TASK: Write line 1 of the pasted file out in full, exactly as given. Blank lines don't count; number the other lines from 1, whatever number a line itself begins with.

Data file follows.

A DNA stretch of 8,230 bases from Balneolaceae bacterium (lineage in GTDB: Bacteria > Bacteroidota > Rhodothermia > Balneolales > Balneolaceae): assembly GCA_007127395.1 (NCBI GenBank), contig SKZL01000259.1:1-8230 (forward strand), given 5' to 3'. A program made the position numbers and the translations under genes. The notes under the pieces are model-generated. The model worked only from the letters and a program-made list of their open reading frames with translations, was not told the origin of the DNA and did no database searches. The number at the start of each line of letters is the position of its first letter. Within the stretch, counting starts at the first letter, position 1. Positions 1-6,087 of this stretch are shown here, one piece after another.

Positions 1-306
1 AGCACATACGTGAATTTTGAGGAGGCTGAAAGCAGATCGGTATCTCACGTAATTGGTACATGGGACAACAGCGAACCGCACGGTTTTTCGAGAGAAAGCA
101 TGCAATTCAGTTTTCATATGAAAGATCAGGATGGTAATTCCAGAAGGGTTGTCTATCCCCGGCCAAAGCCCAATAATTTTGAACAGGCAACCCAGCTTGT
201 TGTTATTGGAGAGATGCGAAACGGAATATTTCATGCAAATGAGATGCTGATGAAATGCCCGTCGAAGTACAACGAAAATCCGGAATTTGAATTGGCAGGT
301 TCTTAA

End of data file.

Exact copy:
A DNA stretch of 8,230 bases from Balneolaceae bacterium (lineage in GTDB: Bacteria > Bacteroidota > Rhodothermia > Balneolales > Balneolaceae): assembly GCA_007127395.1 (NCBI GenBank), contig SKZL01000259.1:1-8230 (forward strand), given 5' to 3'. A program made the position numbers and the translations under genes. The notes under the pieces are model-generated. The model worked only from the letters and a program-made list of their open reading frames with translations, was not told the origin of the DNA and did no database searches. The number at the start of each line of letters is the position of its first letter. Within the stretch, counting starts at the first letter, position 1. Positions 1-6,087 of this stretch are shown here, one piece after another.